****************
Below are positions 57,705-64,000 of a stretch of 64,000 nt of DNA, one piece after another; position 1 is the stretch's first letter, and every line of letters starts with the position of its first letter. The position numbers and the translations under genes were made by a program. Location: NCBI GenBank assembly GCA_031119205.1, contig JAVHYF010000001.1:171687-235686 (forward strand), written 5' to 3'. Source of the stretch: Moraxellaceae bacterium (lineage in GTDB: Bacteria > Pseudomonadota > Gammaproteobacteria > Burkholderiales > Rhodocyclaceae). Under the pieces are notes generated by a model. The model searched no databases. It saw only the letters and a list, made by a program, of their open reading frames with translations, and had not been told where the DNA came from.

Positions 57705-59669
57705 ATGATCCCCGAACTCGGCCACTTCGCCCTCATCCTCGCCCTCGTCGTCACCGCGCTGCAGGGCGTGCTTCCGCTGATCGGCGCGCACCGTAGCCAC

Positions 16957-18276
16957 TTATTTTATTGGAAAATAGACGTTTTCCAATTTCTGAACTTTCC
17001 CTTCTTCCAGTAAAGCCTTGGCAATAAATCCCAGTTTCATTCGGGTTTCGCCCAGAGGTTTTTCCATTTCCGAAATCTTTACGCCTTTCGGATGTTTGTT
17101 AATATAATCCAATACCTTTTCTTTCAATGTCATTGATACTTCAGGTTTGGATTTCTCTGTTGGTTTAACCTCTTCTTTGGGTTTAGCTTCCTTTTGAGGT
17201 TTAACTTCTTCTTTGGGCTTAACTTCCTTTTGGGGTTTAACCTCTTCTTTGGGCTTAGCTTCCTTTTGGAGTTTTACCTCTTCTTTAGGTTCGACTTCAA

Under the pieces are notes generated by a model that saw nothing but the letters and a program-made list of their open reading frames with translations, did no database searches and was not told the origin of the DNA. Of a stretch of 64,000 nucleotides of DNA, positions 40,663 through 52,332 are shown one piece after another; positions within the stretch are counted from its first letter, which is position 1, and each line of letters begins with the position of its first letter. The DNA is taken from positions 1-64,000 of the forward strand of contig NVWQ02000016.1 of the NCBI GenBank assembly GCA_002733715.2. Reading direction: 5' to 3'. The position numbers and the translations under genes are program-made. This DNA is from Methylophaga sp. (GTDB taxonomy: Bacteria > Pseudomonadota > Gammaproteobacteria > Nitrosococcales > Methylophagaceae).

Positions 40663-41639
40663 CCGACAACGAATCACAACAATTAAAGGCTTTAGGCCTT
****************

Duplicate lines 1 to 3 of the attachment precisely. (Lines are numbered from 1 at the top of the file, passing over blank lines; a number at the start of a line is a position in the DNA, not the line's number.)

Below are positions 57,705-64,000 of a stretch of 64,000 nt of DNA, one piece after another; position 1 is the stretch's first letter, and every line of letters starts with the position of its first letter. The position numbers and the translations under genes were made by a program. Location: NCBI GenBank assembly GCA_031119205.1, contig JAVHYF010000001.1:171687-235686 (forward strand), written 5' to 3'. Source of the stretch: Moraxellaceae bacterium (lineage in GTDB: Bacteria > Pseudomonadota > Gammaproteobacteria > Burkholderiales > Rhodocyclaceae). Under the pieces are notes generated by a model. The model searched no databases. It saw only the letters and a list, made by a program, of their open reading frames with translations, and had not been told where the DNA came from.

Positions 57705-59669
57705 ATGATCCCCGAACTCGGCCACTTCGCCCTCATCCTCGCCCTCGTCGTCACCGCGCTGCAGGGCGTGCTTCCGCTGATCGGCGCGCACCGTAGCCAC